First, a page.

And Blood Incantation just absolutely blew me away. I'd read the raves about their 2016 release Starspawn, and while I've revisited in recent days and can confirm that it does indeed rip, I have to say that it doesn't even come close to approximating (for me, at least) how overwhelmingly captivating and intense this band was live. Their set just felt absolutely possessed and commanding, like they'd been locked in some underground bunker for years just drilling this stuff over and over (maybe just a.k.a. "on tour a whole fucking lot"), and when they emerged it was just pure internalized ritual, and channeling of some expertly honed force. They left me floored with how skillfully they covered the full spectrum of metal values, from a truly feral feel and energy to a truly grand, majestic compositional vision. Next time they play here, I will be dragging everyone I know, because this set was a fucking marvel to behold.

And shout-out to Artificial Brain as well! I'm deeply into their frontman's sort of good-natured ringleader vibe, and the band's highly appealing/effective blend of the slamming and the spacey.

Dave Holland / Evan Parker / Craig Taborn / Ches Smith, Uncharted Territories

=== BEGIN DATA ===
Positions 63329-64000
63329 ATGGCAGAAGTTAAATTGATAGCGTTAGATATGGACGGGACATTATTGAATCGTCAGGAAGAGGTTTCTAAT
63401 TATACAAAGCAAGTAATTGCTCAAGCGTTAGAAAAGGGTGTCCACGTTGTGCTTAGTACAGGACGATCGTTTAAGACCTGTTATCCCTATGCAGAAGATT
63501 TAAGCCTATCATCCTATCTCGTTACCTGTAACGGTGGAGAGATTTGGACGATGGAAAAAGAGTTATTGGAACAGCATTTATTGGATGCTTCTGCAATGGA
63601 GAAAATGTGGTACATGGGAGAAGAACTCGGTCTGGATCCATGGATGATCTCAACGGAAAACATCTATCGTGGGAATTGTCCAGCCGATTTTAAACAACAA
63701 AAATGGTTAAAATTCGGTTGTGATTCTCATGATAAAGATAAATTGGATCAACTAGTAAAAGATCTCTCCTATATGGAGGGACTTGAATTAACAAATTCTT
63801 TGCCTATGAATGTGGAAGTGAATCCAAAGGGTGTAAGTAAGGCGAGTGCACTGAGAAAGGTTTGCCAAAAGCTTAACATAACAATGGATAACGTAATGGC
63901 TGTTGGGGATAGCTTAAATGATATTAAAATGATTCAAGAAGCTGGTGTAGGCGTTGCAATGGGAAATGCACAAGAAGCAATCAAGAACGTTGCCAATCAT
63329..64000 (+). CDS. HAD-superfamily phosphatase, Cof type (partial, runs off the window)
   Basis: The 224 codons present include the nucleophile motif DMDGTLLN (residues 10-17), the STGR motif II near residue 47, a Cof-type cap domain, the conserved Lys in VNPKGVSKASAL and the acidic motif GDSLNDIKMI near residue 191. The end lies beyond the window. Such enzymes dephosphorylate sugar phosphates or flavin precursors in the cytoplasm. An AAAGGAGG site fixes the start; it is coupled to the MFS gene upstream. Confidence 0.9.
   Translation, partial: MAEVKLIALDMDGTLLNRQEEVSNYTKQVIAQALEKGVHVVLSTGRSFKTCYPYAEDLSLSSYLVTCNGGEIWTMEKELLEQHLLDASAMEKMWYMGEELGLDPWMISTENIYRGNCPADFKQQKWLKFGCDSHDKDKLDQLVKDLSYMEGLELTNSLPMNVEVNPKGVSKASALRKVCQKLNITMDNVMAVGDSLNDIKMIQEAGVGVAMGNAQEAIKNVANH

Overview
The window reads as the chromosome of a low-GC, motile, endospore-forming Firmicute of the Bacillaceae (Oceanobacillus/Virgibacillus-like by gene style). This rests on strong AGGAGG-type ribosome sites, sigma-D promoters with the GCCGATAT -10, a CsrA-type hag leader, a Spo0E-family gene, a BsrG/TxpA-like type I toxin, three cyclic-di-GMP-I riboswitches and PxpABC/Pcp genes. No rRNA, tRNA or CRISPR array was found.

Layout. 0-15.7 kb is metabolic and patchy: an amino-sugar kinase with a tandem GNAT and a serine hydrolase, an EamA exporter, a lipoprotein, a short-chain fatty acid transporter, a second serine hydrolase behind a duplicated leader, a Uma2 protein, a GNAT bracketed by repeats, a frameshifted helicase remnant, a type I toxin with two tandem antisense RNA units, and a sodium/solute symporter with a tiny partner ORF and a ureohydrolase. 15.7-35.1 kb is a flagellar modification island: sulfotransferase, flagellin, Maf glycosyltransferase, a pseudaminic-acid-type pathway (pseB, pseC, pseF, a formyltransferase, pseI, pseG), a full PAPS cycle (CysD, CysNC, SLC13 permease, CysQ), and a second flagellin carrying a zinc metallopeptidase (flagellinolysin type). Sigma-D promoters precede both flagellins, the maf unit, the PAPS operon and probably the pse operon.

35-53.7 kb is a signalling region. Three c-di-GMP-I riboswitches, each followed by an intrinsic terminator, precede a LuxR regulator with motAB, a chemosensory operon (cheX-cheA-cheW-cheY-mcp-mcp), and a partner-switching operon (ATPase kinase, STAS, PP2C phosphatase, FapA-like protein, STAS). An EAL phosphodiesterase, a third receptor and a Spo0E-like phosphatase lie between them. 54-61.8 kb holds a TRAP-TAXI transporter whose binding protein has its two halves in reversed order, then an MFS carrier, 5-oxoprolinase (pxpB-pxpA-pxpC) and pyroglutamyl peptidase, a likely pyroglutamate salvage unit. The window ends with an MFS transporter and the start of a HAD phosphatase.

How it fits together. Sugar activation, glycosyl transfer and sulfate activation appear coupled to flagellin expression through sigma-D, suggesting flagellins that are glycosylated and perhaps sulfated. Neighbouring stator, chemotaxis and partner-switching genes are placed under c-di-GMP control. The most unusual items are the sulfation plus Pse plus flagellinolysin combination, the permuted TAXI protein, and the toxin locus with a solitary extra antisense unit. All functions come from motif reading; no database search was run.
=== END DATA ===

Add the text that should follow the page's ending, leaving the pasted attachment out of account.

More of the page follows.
I'm still digesting this (extremely long!) album, which comes out May 11th, but I'm absolutely loving it so far. Old Spontaneous Music Ensemble buds (btw, did you catch that phenomenal Karyobin reissue from last year?) Holland and Parker join up with two new-school leaders for a deep, varied free-improv excursion (rounded out by a select few compositions). As previously stated, there's an almost absurd amount of music here, but what I dig about the release is that that tracks themselves are relatively compact and digestible. I've been enjoying putting this one on shuffle and just sort of savoring whatever comes up. Given that the album includes basically all combinations of the four players, there's a ton of variety in the sound and the texture. Beautiful recording quality too. Don't miss this excellent Holland interview by Steve Smith, in which Dave tantalizingly alludes to a possible tour by this fine ensemble.

More on the Holland here, via RS.